Holly Blackwell is joining us this week for a three part series on her photo organization system. Holly is a wife, mom, and step-mom living in South Carolina. You can find Holly online at chronicles of a southern scrapper.
Perfection is Overrated
At this point, I scroll through my photos relatively quickly, and make minor adjustments. Rotate. Fix red-eye. Maybe crop. Basic contrast/brightness editing. Nothing fancy. Nothing time-consuming. Heavy editing can be done later when you are ready to use a photo in an actual project.
Back it Up
Iâ€™m sure youâ€™ve heard it a million times before, but always back up your photos. My personal suggestion is to load photos online to a site that will serve as an off-site back-up, as well as a way to share photos. I use Flickr and would highly recommend it. I enjoy that I can set up â€œcollectionsâ€ and â€œsetsâ€ that mirror the folder structure on my computer. It also grabs my tags automatically. Since I have a detailed file naming process in place, my pictures load with this basic caption (file name) in place, but I can add additional comments if I choose.
Share the Wealth
This step (or steps) is definitely optional, but for me, sharing photos Iâ€™ve taken is part of the joy in having them. These steps should be totally personalized to what works for you. I have three steps in this part of my process.
- Move favorites to iPhone â€“ I have a folder on my computer that automatically syncs with my phone. I move absolutely favorites there, and resize them. This is the digital version of having photos in your wallet!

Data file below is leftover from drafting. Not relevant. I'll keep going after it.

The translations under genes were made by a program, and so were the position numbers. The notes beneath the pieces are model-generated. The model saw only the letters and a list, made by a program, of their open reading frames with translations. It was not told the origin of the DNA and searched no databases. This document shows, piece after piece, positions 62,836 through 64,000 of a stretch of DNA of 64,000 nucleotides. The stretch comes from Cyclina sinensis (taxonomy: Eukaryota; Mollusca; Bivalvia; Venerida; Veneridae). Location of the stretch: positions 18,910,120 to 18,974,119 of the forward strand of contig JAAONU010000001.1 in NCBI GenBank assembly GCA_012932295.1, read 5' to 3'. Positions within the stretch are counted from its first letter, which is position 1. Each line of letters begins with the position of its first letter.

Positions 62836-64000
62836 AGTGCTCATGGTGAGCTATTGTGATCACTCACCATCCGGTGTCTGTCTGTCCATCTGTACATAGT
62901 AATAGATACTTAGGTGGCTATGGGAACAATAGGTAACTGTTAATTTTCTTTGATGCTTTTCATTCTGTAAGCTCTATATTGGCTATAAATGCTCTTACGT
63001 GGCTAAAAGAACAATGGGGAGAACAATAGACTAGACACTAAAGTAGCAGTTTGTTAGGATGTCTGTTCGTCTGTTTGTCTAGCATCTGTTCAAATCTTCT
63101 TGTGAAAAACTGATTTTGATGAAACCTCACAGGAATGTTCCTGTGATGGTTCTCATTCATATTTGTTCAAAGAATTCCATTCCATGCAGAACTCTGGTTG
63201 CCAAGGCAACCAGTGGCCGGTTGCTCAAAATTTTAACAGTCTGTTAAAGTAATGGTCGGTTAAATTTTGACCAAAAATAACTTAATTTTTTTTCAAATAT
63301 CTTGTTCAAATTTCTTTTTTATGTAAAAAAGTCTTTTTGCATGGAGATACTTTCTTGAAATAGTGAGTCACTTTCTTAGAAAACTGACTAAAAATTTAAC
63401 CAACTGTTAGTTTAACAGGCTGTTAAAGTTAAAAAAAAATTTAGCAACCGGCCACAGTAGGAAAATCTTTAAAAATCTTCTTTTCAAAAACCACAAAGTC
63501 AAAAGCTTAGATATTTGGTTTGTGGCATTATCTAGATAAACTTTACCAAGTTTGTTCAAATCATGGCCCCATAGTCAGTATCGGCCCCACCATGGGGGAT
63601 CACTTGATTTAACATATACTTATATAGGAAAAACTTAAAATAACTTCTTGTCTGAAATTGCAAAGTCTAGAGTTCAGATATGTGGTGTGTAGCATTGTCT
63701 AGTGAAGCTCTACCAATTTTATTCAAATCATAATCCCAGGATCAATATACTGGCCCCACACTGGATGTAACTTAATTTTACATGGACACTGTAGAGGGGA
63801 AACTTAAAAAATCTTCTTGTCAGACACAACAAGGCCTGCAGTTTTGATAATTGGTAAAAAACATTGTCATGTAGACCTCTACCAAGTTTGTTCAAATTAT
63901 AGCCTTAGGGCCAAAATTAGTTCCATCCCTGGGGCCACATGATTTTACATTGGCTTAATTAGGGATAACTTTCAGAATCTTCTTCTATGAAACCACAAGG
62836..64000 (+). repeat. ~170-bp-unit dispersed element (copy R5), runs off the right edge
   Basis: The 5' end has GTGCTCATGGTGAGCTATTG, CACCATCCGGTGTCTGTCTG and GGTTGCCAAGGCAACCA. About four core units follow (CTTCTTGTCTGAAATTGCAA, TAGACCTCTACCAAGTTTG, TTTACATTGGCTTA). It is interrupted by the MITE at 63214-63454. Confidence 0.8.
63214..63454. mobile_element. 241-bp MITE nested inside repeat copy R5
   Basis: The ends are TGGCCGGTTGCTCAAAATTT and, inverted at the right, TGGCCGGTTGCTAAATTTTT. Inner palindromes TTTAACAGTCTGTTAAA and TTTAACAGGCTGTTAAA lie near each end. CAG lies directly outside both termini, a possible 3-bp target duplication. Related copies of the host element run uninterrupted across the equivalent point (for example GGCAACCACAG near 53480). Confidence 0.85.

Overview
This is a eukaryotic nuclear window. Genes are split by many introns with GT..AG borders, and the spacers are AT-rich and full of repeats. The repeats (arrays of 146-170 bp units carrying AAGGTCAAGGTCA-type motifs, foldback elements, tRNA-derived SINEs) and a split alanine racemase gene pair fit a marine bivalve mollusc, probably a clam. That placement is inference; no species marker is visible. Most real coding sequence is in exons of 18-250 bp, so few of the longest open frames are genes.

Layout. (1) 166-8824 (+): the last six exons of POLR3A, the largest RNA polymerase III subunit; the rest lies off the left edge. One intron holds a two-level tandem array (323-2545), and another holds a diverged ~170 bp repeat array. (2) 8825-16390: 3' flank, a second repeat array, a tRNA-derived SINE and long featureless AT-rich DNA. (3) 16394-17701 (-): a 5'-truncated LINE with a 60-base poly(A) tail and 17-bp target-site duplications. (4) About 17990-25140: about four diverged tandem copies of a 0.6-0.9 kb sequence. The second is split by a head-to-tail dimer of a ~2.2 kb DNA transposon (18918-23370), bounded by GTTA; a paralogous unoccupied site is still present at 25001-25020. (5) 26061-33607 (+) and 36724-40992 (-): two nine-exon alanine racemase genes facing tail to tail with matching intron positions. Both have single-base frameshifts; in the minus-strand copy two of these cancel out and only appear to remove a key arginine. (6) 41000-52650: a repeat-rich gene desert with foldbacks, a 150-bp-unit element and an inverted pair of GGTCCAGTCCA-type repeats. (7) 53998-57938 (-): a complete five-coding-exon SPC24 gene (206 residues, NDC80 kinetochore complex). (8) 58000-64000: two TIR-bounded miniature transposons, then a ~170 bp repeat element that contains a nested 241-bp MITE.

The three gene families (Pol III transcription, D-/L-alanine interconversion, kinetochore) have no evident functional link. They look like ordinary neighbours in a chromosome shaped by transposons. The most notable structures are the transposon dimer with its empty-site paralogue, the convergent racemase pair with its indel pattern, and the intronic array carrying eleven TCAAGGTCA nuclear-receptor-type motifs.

- Blog Post â€“ I do a weekly recap post on my blog that includes pictures that represent our weekly activities. You can see an example of this here. Sometimes, for bigger events, I will do specific posts, such as this one.
- E-mail â€“ If there are friends, extended family members, etc. in my photos, I will send them an email with a Flickr link so they can view the photos.
Write it Down
As a scrapbooker, itâ€™s very important to document the details of photographs and any thoughts or feelings associated with them. You need to get them down â€˜on paperâ€™ as quickly as possibleâ€¦before the memory fades. As the final part of my photo process, I make journaling notes in a Word document. I keep a monthly file, which is saved in the same folder as the photos from that month.
Some photos may only need a quick sentence to describe whatâ€™s going on. Others may lend themselves to paragraphs of details and emotion. The point is to get it down while itâ€™s still fresh! I chose to have this step last for two reasons. One is that Iâ€™ve spent time with the photos and have had time to process them mentally. Secondly, I sometimes write details on my blog that can be copied over to my journaling file, which saves me time.
Break it Down
To keep my process organized, I have a checklist saved in Word which lists my steps. I highlight each line as I complete it for the current batch of photos. The ultimate key is doing these things in short buckets of time that fit into your life. Rarely do I sit down and spend an hour working on pictures. Typically, what happens is I steal 15-20 minutes of my time and work on a step or two of the process. By having a checklist, I can easily see where I left off and I can pick back up without wasting any time!
Thatâ€™s a Wrapâ€¦
So, there you have itâ€¦the details of my photo process. Though the descriptions above may seem long-winded and complicated, the whole process is actually quite simple and easy once implemented. Going through the steps, personalized for your needs, will allow you to purge, organize, edit, back-up and share your photos without feeling overwhelmed by the volume. And when itâ€™s time to whip together a layout or project, youâ€™ll be able to easily find what you need!
By day Holly Blackwell is a Business Analyst, and by night she is a crafter and scrapbooker (both paper and digital). She also enjoys reading, writing, volunteering and making sure she has too many projects on her plate!